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10 Questions With Emily Kagiri (Part II)

Posted By Web Team On March 12, 2008 @ 6:02 am In Child Survival | No Comments

Yesterday, Emily shared [3] how God revealed His call on her life and what makes our Child Survival Program [4] (CSP) unique among programs that work with infants and mothers. Today, Emily shares her vision for CSP.


6. In addition to the countries where CSP is already in place (Dominican Republic, Ecuador, Ethiopia, Haiti, India [5], Kenya, Peru, Philippines, Thailand and Uganda) what are some countries where you would like to see the program expand to?

Compassion works in developing countries, most of which have high child mortality rates. As I look into the 2006 international statistics on infant mortality, the countries I would hope to see us in are Rwanda, Burkina Faso, Togo* and Tanzania. However, it is very important for us to have reports on infant mortality in all the countries where we work. This will give us direction regarding which countries need priority.

7. Child mortality is a huge problem in developing countries. Do you think the Child Survival Program is having a real impact on this crisis?

Definitely. The CSP beneficiaries are mothers and babies, who are vulnerable in various ways as families live in varying difficult circumstances. If it were not for the Child Survival Program, many children who were malnourished would be either dead or still underdeveloped. Some would be dead from measles infection, but the Child Survival Program helped them receive the vaccine from the nearest medical facility. Some babies would be dead of AIDS [6], but the CSP supported their mothers by providing them with the right medicine so their children could be born without the virus. Some mothers and children would be dead from malaria, but CSP came in and gave them life by providing mosquito nets. When the Child Survival Program taught a mother the importance of hospital delivery and the mother practiced what she was taught, a healthy baby was delivered in a healthy and clean environment. CSP is making a difference.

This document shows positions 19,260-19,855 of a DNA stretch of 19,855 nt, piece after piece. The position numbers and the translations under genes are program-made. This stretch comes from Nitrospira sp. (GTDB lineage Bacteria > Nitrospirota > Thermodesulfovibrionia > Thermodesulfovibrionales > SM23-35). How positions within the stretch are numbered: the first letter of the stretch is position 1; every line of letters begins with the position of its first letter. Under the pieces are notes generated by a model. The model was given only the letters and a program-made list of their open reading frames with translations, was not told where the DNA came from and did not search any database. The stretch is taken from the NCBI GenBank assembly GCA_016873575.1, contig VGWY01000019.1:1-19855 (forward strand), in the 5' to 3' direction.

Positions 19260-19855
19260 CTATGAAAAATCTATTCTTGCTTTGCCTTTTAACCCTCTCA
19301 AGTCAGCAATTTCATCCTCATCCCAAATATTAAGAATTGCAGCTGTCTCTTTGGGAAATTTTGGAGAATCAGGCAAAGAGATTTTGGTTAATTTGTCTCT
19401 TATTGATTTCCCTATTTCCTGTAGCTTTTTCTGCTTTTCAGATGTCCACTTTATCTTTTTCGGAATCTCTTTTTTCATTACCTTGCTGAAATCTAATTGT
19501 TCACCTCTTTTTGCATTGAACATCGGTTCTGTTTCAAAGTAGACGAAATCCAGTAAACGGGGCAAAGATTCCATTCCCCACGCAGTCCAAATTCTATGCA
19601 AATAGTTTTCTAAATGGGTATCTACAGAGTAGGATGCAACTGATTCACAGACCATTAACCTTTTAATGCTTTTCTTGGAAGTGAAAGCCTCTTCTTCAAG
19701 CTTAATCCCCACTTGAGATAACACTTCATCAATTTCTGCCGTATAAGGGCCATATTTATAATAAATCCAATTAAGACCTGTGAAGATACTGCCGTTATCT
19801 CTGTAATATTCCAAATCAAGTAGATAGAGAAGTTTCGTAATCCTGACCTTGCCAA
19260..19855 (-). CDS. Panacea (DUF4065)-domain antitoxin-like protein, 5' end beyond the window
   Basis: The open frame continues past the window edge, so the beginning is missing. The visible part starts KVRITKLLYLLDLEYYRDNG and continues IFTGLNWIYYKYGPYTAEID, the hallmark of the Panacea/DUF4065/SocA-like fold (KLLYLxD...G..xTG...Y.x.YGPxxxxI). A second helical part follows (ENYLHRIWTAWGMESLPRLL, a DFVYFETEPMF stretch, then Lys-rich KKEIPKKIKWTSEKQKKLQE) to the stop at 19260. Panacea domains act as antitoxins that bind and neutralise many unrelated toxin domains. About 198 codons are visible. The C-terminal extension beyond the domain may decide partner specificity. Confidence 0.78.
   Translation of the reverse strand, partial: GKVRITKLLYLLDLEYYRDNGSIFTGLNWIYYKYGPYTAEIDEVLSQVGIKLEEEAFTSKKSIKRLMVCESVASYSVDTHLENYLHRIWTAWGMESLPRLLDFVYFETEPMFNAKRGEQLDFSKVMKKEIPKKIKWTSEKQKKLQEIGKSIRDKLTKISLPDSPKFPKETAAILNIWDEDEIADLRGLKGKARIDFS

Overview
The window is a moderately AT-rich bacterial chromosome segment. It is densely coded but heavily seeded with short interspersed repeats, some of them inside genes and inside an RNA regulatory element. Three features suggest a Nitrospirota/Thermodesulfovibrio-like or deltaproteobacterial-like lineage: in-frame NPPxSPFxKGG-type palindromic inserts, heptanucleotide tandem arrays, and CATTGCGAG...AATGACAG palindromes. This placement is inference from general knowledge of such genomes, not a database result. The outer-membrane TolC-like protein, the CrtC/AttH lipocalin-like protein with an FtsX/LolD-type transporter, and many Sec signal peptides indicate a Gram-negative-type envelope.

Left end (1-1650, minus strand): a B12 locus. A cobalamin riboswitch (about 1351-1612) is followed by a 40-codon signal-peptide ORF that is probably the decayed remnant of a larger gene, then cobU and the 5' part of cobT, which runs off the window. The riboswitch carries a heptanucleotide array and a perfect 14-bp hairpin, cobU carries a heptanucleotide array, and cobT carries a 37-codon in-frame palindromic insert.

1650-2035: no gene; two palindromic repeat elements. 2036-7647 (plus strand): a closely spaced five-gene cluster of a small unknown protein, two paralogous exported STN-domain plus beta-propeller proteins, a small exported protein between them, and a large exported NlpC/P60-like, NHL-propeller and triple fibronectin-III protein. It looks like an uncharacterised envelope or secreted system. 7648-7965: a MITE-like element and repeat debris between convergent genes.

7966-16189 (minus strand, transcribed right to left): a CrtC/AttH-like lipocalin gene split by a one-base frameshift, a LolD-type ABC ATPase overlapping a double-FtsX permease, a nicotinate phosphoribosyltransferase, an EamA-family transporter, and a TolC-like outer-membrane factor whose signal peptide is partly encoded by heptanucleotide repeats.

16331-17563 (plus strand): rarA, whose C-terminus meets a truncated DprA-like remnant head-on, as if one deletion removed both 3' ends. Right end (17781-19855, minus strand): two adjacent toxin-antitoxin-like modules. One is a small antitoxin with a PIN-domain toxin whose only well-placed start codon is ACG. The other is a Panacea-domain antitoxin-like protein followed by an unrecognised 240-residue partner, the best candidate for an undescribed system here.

Emily holds a CSP-assisted baby.

8. Tell me your favorite success story from the Child Survival Program. A story that you truly feel CSP made possible.

CSP stories are so many, I do not know which one to choose. But I would like to mention one child who was recruited into the program at 3 months. His mother had just passed away, and he was left under the care of his weak father and a grandmother who was the sole provider in the family. When a Child Survival Program started in their church, the grandmother was notified, so she brought in the baby. As time went by, the child started getting sick. Soon we found the child to be HIV positive. Then and there, the Child Survival Program staff started taking special care of this baby. Through the program, the baby received nutritional supplements, antiretroviral treatment, vaccinations against preventable childhood illnesses, as well as a treated mosquito net. The grandmother was taught how to provide the baby with proper nutrition, and slowly, the baby regained health, was up and about.